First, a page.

Whether you’ve just received a job offer or you are up for a promotion, salary is a very important part of the negotiation process. You don’t want to leave any money on the table. But many people do. There is a large portion of people who never negotiate salary or even bring up the subject.
Use these tips to your advantage if you find negotiating your salary intimidating.
know that hiring managers expect you to negotiate
Hiring managers expect you to negotiate with them. In the same sense that you want to get more, employers want to pay less if they can. The initial salary offered is rarely at the very top of the hiring budget. Companies leave room to negotiate because they know many people will counter-offer.
Negotiation is part of process. In fact, it’s expected. Use the process as leverage to get a higher starting salary from your new employer.
always counter-offer, even if you like the offer
Always submit a counter-offer. Many employers will offer an attractive salary, but it’s not always their best offer. If you accept the first offer presented, you could be making a big mistake. You never know if there’s wiggle room unless you try.
The worst case is they’ll say no and stand firm with their offer. You won’t lose the job if you ask for more money. You can accept the current offer.
The best case is you get an even better offer and higher salary.
start negotiating from the top of your preferred range
Negotiation is about finding common ground. The employer has a certain salary range in mind and so do you. Always ask for a salary at the top of your preferred salary range, knowing full well you’ll probably receive an offer for a little less. This allows room for a counter-offer that you’ll still be happy with.
For example, let’s say the salary listed in the job description is $50,000. The industry average for your role is $50,000 to $60,000. You would be happy with something in the middle. Ask for $60,000 and the employer will likely counter with an offer in the range of $55,000. If you asked for $55,000 right away, they may counter with $53,000. This is why it’s important to ask for a salary at the top of your range.
don’t reveal your current salary
One of the advantages you have during the salary negotiation process is you know how much the employer is offering. They usually don’t know how much you make currently. So, don’t tell them. Focus negotiations on your target salary for the new role. If you’re underpaid, revealing your current salary can make it more challenging to reach the average market level for your role.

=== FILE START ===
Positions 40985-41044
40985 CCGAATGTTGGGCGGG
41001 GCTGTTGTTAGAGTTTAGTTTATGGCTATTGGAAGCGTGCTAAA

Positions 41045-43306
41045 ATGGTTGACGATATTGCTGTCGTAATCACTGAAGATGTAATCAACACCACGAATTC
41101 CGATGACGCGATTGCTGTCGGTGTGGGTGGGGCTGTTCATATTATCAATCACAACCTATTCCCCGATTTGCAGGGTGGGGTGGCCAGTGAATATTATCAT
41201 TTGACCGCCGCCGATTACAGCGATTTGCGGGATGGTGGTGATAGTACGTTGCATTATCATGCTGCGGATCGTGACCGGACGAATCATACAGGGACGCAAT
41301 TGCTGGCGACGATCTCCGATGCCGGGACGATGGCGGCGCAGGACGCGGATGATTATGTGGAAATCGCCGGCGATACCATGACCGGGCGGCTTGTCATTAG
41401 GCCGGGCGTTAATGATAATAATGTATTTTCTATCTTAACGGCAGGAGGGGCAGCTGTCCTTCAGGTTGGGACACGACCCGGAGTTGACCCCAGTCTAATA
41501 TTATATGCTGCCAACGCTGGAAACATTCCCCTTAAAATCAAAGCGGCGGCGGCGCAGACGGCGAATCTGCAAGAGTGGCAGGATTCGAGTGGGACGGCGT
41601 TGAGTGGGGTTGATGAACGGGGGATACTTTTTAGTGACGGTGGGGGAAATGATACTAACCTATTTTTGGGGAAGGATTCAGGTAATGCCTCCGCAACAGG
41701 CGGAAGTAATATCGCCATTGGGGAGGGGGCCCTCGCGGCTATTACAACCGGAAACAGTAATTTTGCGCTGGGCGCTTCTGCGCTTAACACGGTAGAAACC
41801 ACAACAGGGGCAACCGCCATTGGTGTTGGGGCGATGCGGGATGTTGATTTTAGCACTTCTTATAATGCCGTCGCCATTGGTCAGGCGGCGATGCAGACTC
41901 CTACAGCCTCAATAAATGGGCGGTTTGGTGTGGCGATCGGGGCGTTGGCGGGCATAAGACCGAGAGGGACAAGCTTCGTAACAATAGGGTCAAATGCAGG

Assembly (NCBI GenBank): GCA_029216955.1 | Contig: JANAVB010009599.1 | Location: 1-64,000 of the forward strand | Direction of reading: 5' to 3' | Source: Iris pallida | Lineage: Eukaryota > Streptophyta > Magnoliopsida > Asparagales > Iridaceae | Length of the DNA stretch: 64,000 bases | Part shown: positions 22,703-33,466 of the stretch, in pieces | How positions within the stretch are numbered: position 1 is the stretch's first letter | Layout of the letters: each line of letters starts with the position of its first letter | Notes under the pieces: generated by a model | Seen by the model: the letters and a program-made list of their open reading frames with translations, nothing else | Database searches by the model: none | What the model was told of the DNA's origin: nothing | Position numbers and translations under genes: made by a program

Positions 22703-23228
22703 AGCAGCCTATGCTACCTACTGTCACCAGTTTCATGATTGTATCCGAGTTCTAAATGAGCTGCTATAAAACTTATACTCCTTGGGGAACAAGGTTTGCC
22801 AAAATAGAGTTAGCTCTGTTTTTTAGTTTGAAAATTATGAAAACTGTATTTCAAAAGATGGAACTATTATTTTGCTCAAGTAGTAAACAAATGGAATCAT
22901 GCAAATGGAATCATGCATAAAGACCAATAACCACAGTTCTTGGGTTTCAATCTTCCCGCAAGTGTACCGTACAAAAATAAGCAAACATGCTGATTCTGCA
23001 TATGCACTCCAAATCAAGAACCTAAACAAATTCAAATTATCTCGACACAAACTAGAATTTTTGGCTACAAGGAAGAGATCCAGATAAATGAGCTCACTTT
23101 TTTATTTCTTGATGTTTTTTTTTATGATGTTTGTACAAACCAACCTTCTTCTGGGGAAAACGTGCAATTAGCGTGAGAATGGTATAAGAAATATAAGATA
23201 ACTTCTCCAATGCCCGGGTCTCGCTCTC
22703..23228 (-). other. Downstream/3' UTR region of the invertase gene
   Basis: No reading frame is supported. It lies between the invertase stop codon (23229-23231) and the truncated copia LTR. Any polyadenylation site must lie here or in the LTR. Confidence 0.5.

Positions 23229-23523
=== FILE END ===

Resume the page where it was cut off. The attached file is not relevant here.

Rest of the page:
decide the minimum salary you’ll accept before negotiating
Go into negotiations with a minimum salary in mind. Know what your deal breakers are. While it’s all business, it can be tough to not take things personally in the moment. You want to leave emotions out of the decision.
If you wait until you hear the offer to decide, it could lead to you making an emotionally based decision. If you have a line in the sand, it’s easier to stand firm and walk away if you need to.
have a list of ways you bring value as an employee
If you are planning to ask for more money, be prepared to answer questions as to why you should be paid more. It’s always a good idea to be able to back up your request for higher compensation and be able to justify why you deserve it. Have a clear list of what you can bring to the table. Be ready to explain your value, why you are an asset, and how you can help the company.
always put negotiations and counter-offers into writing
Get everything in writing. A lot of things can be said, and misinterpreted, during the negotiating process. A written agreement is always better and easier to enforce than a verbal agreement. Get all offers in writing so both parties are on the same page and in agreement with the employment terms.
Salary negotiation can be an intimidating process, especially if it’s your first time doing it. Just like other things in life, the more you negotiate, the better you become at it. And you’ll put yourself in a better position to maximize your earning potential.